The Desert Research Institute (DRI), Reno, Nevada, is seeking an enthusiastic and motivated scientist in the area of Ecological Modeling at the level of Assistant Research Professor. For exceptional candidates hiring at the Associate Research Professor level will be considered. The appointment is expected to begin 1 September 2010 and the successful candidate will participate in or lead individual research tasks, develop new directions in ecological research, and supervise post-doctoral fellows and graduate students within ongoing and planned ecological experimental studies. The individual selected is expected to interact with a diverse group of scientists, including plant physiological ecologists, soil scientists, remote sensing/GIS specialists, climate modelers, hydrologists and atmospheric scientists. The initial focus of this position will be to assess the response of Great Basin ecosystems to future climate change scenarios. It is expected that the candidate will participate in analysis of observational and model data, and take a lead in publication writing and reporting. All candidates will be evaluated on past experience, communication skills, proposal and publication record, grant and contract activities, ability to work both collaboratively and independently, supervision experience, and personal area of expertise that complements existing staff. The successful candidate may have an opportunity to teach classes relevant to climate change at the University of Nevada, Reno if desired but this is not a requirement of the position.

Required Qualifications

  • Ph.D. degree in Ecology with a strong background in Mathematics or vice versa or related field.
  • Ability to work collaboratively and productively in an interdisciplinary environment and advise graduate students and post-doctoral researchers.
  • Excellent oral and written communication skills.
  • Ability to work independently and as a lead of a scientific team to fulfill project goals and meet project deadlines.
  • Record of peer-reviewed journal articles and presentations at professional meetings appropriate for the candidate’s professional rank
  • A record of program development or other demonstrated ability to obtain and complete research grants and contracts appropriate for the candidate’s rank.
  • Evidence of potential to secure and maintain adequate funding through federal, state and local agencies.

More information

Reducing Pollution on the Black Sea Coast

…from the Winter 2009/2010 issue of ArcNews

Marine pollution has been a concern for a long time, but during the last decade, the issue has become more pressing as human influences have exacerbated the problem and vast ecosystems have been affected. It is no longer a local or regional matter; it is a major international problem that must be addressed with a systematic approach.

Seas inside and surrounding Russia have intensive anthropogenic loading, both in water bodies and as a result of industrial activities near catchment basins. The main sources of pollution are river drainage, sewage, and water transportation.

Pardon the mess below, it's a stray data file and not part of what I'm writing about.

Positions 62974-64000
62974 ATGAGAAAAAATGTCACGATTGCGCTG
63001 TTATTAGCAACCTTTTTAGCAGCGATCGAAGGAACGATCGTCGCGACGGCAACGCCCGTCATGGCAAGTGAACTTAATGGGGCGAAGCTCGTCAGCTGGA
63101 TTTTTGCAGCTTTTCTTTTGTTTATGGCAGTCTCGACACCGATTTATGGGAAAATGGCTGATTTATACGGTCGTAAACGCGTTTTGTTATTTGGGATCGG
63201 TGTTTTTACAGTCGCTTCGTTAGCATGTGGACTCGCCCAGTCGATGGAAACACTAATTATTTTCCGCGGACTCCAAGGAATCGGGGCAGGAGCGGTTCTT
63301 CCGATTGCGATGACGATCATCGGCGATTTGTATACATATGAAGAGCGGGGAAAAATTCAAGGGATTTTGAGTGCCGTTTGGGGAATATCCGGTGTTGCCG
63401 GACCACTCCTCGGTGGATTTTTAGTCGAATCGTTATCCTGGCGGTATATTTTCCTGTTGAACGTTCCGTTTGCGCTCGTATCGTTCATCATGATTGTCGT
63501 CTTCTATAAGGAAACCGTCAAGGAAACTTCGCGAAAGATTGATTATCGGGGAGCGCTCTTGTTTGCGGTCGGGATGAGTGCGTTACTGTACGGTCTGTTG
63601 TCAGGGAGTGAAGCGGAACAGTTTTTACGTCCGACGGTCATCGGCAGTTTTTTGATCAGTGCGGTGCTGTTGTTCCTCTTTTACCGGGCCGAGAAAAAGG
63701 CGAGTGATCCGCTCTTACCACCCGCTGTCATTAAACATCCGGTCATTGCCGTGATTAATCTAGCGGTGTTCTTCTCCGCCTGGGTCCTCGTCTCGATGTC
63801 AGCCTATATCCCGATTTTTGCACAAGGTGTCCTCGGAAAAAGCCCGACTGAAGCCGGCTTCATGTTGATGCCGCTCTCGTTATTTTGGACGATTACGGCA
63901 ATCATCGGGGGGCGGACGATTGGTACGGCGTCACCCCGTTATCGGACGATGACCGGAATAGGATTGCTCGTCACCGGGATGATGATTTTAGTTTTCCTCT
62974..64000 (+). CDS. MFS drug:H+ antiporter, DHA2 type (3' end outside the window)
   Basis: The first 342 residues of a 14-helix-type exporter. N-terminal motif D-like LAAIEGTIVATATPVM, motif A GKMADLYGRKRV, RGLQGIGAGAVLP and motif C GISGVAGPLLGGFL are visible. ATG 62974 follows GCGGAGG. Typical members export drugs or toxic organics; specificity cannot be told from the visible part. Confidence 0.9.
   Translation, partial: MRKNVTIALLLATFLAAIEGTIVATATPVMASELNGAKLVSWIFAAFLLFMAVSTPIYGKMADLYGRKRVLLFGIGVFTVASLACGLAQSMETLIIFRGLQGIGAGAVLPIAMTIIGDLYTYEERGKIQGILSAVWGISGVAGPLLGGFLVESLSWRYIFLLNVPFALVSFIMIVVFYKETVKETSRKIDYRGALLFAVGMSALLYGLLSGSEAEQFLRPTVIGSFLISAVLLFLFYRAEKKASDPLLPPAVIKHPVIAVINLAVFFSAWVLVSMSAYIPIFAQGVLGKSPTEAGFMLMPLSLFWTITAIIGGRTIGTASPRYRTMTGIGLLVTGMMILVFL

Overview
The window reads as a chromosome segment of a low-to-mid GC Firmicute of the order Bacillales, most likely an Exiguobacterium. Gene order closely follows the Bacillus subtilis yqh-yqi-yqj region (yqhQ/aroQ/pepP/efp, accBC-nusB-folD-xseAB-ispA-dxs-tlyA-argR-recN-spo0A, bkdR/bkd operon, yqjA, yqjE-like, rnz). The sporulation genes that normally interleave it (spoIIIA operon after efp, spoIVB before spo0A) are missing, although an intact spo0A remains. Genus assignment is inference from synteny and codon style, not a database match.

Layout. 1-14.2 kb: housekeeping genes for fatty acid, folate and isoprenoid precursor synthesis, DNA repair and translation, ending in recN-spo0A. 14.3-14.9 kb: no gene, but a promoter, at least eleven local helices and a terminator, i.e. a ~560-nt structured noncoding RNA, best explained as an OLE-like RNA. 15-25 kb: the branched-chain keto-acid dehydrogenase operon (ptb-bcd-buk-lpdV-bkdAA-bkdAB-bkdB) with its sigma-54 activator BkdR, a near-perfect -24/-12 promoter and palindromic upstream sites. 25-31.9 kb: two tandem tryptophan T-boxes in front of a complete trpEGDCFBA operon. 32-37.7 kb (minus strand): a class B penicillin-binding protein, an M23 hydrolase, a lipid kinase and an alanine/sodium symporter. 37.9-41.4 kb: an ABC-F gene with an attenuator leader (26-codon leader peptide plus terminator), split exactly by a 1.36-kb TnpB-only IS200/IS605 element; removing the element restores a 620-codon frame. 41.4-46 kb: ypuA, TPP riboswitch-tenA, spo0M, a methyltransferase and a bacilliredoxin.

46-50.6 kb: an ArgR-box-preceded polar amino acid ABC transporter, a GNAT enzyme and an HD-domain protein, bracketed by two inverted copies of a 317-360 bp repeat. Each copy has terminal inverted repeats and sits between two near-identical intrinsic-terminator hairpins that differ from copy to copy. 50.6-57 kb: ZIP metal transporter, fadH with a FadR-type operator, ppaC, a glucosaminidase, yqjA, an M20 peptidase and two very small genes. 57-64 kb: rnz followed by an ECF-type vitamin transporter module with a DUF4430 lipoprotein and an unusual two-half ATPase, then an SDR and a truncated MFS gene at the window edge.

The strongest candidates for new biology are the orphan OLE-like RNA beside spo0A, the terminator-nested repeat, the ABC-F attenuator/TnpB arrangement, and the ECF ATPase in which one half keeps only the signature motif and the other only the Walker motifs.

Pollution in the Black Sea is particularly worrisome, especially as Russia prepares to hold the 2014 Winter Olympics in Sochi. There are dire ecological consequences to deal with because of chemical, physical, and biological pollution; the change of the hydrological balance of the Black and the Azov seas; and man-made stressors on the seas.

Generative Statistical 3D Reconstruction of Unfoliaged Trees from Terrestrial Images

Annals of GIS, Volume 15, Issue 2 December 2009 , pages 97 – 105

Hai Huang; Helmut Mayer

“This article presents a generative statistical approach for the automatic three-dimensional (3D) extraction and reconstruction of unfoliaged deciduous trees from terrestrial wide-baseline image sequences. Unfoliaged trees are difficult to reconstruct from images because of partially weak contrast, background clutter, occlusions, and particularly the possibly varying order of branches in images from different viewpoints. This work combines generative modeling by L-systems and a statistical approach for maximum a posteriori estimation for the reconstruction of the 3D branching structure of trees. Background estimation is conducted by means of gray scale morphology to provide a good basis for generative modeling. A Gaussian likelihood function based on intensity differences is used to evaluate the hypotheses. The target tree is classified into three typical branching types after the extraction of the first level of branches and specific production rules of an L-system are used. Generic prior distributions for parameters are refined based on already extracted branches in a Bayesian framework and are integrated into the maximum a posteriori estimation. By these means most of the branching structure besides the tiny twigs can be reconstructed. The results are presented in the form of virtual reality modeling language models and show the potential of the approach.”